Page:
Dear Diary –
For Christmas one of my closest friends gave me a dish towel that says “Being unstable and b-tchy is just part of my mystique.” Knowing that there is truth in sarcasm, and understanding the importance of good communication skills and positive relationships to project success, I’ve decided to recommit myself to improving my relationships through improved communication skills.
Step 1 – Categorize the kinds of conversations I’m having. I figure that being able to identify the different types of conversations should help me engage in each of them in more appropriate ways. Here are a few of the most important that I’ve identified, and some guidelines for each:
a. Historical – Reviewing the past, what happened, what led to things being the way they are today, can be helpful if we learn from the past and avoid making similar mistakes in the future. But blaming the past for the present, and digging up reasons in the past that squelch current action and future possibilities – well, that’s like driving while staring in the rear-view mirror. Get your eyes on the road ahead!
b. Commitment to Action – No mamby-pamby “I’ll try.” or “Well, I’ll see what I can do.” These are conversations where we clearly state our commitment to either finding a way to achieve what needs to be done, or express our determination to invent a way to do it out of thin air or sheer will-power.
c. Possibility Speaking – Creating the future by first conjuring it into being through conversations that explore what’s possible. Use Joel Barker’s paradigm shifting question to pry loose your grip on past precedent and the status quo: “What seems impossible today, but if it WERE possible, would transform <your project, your work, your life, the world> for the better?”
d. Evasive – This is where the “I’ll try.” or “Well, I’ll see what I can do.” conversations fit, or in some corporate cultures it shows up as “We need to study further.”, “We need more data.”, or “We don’t have enough <time, money, people, etc.>” Avoid these like the plague – they sap your personal power and undermine your cred with others. Don’t be afraid to label these for what they are, and either get agreement on something that everyone CAN clearly commit to, or move on to people who WILL make a clear and firm commitment. Life’s too short to spend hanging out with this “wait and see” crowd.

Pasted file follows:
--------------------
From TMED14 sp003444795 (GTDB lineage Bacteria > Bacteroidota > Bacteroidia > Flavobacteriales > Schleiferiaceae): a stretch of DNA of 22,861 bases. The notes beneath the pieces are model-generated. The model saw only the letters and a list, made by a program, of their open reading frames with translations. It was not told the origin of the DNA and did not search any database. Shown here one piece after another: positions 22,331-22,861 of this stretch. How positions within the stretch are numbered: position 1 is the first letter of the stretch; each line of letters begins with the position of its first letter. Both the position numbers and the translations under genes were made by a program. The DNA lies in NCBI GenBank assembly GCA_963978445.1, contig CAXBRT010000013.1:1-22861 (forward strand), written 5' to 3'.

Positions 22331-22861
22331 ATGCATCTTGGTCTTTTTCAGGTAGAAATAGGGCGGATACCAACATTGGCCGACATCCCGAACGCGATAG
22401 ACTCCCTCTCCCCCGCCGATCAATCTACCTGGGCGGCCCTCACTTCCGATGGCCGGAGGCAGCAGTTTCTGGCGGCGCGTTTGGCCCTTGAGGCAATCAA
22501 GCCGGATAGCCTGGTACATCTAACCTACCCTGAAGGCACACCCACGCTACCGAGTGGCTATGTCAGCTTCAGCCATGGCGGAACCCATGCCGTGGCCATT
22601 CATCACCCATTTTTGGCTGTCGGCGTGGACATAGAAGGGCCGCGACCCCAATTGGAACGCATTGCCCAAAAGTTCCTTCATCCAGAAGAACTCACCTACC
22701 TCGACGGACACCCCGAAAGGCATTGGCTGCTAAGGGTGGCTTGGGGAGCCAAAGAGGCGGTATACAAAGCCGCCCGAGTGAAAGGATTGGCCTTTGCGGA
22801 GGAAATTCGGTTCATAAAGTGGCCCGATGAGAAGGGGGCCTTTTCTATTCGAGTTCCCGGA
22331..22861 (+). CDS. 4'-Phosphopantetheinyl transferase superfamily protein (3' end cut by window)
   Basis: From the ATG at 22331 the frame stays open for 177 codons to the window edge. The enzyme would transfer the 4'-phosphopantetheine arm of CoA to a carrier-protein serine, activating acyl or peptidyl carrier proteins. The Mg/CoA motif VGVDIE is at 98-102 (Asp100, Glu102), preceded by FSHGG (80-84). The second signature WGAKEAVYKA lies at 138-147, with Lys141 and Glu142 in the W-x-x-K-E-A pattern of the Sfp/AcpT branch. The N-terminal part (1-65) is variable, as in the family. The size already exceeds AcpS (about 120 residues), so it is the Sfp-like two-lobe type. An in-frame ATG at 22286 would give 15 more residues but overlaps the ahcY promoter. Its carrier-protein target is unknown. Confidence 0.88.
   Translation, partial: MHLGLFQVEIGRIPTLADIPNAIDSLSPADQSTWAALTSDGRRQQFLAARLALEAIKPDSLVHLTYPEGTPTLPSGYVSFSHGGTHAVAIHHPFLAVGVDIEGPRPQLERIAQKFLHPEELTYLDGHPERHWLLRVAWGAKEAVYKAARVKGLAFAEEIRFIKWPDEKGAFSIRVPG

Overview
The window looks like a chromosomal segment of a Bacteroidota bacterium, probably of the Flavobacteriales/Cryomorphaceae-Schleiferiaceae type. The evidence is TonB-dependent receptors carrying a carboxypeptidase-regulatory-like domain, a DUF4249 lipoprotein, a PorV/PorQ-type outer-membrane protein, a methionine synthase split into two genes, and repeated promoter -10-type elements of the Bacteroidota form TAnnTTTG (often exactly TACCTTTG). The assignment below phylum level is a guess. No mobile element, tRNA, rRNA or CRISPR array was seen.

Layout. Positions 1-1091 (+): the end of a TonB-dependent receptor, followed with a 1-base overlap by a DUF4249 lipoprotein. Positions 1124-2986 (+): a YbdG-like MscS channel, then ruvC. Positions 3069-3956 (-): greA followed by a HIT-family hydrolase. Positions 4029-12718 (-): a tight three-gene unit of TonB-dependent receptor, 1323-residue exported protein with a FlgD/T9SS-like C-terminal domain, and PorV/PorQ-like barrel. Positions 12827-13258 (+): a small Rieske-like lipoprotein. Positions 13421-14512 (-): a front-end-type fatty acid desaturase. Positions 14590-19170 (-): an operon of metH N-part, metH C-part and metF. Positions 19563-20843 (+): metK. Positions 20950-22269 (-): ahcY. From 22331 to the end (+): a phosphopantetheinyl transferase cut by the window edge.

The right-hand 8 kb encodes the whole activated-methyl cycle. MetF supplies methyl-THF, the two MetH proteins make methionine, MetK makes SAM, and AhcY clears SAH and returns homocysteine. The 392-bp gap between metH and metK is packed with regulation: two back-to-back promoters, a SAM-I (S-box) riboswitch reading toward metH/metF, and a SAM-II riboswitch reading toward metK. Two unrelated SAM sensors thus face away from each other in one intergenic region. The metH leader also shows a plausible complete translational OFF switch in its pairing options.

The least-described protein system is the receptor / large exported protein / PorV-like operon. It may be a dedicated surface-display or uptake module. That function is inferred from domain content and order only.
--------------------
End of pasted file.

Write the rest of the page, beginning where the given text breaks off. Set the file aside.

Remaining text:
e. Whining and Complaining – Everyone’s got their own burdens, and dumping a load of verbal vomit on others is not going to help me become the kind of leader I admire. Venting can be healthy, but limit it to 2 minutes, or pay a professional to listen to the BMW (b-tching, moaning and whining). Don’t lay that crap on family and friends.
f. Gossip and Bad-mouthing Others – Just don’t do it. It might feel satisfying to rip on other people, but it erodes my integrity and undermines any respect the other person might have for me.
In order to become a more effective project leader (and better human being, like Tiger Woods aspires to be) I’m determined to focus on conversations c. and b., spend an appropriate amount of chat time on a., and eschew d., e. and f. like they’re a virulent form of the H1N1 virus.
Step 2 later this week . . .
Wish me luck! – Scrappy Kimberly
Kimberly Wiefling, Author, Scrappy Project Management
P.S. Did you know “that” word is an acronym that stands for “Being in Total Control of Herself”, or “Boys I’m Taking Charge Here”?
Want to get even scrappier? Check out all 5 “Scrappy Guides“, including August’s Scrappy Women in Business by me and 11 gal pals, Scrappy General Management by Michael Horton, released in October, and Scrappy Business Contingency Planning by Michael Seese, released in November 2010.